Sing for your Sermon Ephesians 5:19-20

Eph 5
19 Speak to one another with psalms, hymns and spiritual songs. Sing and make music in your heart to the Lord, 20 always giving thanks to God the Father for everything, in the name of our Lord Jesus Christ.

Methodist have a strong heritage of singing.
It is through the songs that we learn most of our theology.
That is why we take care to print our own hymnals,
why Wesley said learn these first.

Isaac Watts titles this hymn, “Heavenly Joy on Earth” i
It is in keeping with Paul’s words to Ephesus and us, to greet each other with the joy of heaven here on earth… this is our source, our call, our task:

732. Come, We That Love the Lord
Text: Isaac Watts “Heavenly Joy on Earth”

1. Come, we that love the Lord,
and let our joys be known;
join in a song with sweet accord,
and thus surround the throne.

2. Let those refuse to sing
who never knew our God;
but children of the heavenly King
may speak their joys abroad.

3. The hill of Zion yields
a thousand sacred sweets
before we reach the heavenly fields,
or walk the golden streets.

4. Then let our songs abound,
and every tear be dry;
we’re marching through Emmanuel’s ground,
to fairer worlds on high.

Paul’s instruction was to sing Melodies,
Sing those songs that are simple enough to remember and get stuck in your head.

Luther B. Bridgers wrote the words and melody shortly after the greatest tragedy of his life.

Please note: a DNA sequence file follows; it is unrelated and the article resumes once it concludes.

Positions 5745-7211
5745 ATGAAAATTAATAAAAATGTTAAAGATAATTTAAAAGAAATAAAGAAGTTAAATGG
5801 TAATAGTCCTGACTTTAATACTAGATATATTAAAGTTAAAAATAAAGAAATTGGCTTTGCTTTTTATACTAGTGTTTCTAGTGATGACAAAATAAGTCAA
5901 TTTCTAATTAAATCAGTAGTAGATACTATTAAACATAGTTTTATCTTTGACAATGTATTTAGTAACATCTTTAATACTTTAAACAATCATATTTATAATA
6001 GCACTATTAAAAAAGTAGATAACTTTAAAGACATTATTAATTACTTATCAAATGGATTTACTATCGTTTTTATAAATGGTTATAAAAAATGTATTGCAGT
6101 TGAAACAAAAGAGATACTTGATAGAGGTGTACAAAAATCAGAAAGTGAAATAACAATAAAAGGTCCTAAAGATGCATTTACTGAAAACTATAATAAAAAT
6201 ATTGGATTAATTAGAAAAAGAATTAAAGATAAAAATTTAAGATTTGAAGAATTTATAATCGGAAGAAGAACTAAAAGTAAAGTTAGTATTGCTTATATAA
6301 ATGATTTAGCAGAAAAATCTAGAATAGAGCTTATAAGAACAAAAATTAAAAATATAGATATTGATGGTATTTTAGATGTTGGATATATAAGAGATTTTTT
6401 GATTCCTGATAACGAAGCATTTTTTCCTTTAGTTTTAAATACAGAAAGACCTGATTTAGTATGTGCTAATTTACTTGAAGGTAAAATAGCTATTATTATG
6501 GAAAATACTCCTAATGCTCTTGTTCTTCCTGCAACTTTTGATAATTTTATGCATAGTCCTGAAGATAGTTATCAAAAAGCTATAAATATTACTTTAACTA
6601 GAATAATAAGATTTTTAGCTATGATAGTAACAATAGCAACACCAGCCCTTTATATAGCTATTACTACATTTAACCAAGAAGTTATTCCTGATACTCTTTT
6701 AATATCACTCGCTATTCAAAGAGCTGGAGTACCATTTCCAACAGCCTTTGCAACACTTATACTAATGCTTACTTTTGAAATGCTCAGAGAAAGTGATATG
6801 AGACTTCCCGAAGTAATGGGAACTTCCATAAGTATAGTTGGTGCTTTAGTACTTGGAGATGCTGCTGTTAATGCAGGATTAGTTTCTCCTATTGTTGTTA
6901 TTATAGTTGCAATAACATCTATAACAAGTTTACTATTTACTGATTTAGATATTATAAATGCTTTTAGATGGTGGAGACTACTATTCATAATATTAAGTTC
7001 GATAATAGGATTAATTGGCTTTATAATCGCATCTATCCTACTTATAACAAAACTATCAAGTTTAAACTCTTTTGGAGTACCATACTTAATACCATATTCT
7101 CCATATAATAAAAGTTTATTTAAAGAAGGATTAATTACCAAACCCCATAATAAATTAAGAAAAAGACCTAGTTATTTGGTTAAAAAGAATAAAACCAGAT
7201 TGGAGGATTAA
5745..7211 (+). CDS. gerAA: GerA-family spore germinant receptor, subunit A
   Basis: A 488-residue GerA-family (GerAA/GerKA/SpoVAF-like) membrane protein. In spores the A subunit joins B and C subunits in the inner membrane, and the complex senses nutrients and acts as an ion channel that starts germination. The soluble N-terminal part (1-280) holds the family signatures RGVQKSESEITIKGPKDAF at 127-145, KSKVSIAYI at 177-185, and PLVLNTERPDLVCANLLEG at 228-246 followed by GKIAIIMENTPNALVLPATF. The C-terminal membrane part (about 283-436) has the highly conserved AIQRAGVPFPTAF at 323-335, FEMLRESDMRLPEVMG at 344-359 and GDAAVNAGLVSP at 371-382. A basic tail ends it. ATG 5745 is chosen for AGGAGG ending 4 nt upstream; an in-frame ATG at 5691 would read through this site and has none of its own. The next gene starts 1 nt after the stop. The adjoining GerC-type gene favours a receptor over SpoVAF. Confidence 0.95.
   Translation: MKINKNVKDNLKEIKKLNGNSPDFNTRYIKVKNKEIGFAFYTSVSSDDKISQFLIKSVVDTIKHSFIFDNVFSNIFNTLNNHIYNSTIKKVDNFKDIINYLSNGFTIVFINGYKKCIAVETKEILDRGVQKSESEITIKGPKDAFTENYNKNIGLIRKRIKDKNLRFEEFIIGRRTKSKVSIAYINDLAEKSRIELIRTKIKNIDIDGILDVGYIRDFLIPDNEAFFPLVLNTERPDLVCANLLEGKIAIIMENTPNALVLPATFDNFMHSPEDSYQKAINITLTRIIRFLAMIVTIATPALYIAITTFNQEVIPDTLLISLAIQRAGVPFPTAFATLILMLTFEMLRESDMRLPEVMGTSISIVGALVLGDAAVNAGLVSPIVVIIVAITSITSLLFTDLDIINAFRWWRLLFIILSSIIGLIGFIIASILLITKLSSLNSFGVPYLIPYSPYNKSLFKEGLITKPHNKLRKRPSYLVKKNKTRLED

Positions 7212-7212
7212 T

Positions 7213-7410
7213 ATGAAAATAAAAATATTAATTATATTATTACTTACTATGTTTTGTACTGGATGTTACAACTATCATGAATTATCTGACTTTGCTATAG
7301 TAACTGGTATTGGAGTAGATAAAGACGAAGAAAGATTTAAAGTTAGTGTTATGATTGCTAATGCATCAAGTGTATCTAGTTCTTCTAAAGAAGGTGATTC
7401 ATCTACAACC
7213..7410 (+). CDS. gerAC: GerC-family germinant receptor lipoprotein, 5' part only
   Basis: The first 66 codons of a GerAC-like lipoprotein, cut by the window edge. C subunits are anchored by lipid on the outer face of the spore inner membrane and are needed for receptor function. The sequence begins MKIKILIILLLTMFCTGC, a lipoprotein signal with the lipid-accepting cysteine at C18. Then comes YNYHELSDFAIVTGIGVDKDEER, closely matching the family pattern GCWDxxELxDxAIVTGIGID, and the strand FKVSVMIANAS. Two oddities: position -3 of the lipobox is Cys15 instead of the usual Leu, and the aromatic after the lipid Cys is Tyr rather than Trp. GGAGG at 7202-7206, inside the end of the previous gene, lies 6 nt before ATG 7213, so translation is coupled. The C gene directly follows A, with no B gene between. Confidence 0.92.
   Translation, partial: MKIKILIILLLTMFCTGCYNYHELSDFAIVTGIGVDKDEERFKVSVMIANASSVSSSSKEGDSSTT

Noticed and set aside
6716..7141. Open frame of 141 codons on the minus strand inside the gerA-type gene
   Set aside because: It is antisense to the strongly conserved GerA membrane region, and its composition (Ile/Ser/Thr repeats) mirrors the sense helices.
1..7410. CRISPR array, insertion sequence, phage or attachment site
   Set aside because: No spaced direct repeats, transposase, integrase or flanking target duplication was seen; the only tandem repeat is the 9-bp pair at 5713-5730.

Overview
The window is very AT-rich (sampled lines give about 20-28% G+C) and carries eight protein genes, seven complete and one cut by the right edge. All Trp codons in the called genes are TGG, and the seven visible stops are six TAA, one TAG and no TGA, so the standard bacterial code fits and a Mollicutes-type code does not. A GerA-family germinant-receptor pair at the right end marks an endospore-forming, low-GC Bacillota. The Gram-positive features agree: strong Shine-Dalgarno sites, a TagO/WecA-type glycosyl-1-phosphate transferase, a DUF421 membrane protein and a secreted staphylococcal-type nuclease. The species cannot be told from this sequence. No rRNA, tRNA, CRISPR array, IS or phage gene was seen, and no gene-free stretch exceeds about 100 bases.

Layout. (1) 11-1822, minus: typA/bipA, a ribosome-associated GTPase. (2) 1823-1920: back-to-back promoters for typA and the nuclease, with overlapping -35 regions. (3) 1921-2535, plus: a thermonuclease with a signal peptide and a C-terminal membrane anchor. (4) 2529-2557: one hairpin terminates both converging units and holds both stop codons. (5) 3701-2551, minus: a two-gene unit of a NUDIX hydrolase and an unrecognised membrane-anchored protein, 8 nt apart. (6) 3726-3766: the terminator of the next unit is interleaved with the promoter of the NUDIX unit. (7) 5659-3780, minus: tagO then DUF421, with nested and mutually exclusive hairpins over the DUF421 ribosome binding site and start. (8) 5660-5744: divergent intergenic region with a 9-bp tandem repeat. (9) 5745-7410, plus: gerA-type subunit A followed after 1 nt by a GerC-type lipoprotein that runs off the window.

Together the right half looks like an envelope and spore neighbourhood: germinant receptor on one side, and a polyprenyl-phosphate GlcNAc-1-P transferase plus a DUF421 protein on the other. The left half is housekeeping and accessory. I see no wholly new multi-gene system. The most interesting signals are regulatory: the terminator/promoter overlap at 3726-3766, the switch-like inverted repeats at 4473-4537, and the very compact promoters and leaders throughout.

A native of North Carolina, he began preaching at the age of seventeen. After seminary He married and had three sons.
In Harrodsburg, Kentucky, during the night, a neighbor noticed fire shooting from the house and ran to waken the family. The parents were roused in time, but Luther’s wife and boys could not be reached in the swiftly mounting flames. During his darkest hours of greif, came the inspiration for these words: All four died. He later remarried and retired in Georgia.

There’s Within My Heart a Melody

There’s within my heart a melody
Jesus whispers sweet and low,
“Fear not I am with thee,
Peace, be still In all of life’s ebb and flow.”
Jesus, Jesus, Jesus,
Sweetest name I know
Fills my every longing,
Keeps me singing as I go.

Paul’s call to the church as Ephesus was to be a people who SING… all sing,
My grand father was one of those who stood and read the words, but I never heard him sing, not in church, not with the radio, but he loved to listen..

One Sunday I told him we would never get to a 1000 if he didn’t sing. I mubbled along the classic Methodist hymn: O For a Thousand Tongues to Sing

This is a truly Methodist hymn. Charles Wesley was suffering a bout of pleurisy in May, 1738, At the time, Wesley was plagued by extreme doubts about his faith. Taken to bed with the sickness on May 21 Wesley was attended by a group of Christians who offered him testimony and basic care, and he was deeply affected by this. He read from his Bible and found himself deeply affected by the words, and at peace with God. Shortly his strength began to return. He wrote of this experience in his journal and counted it as a renewal of his faith: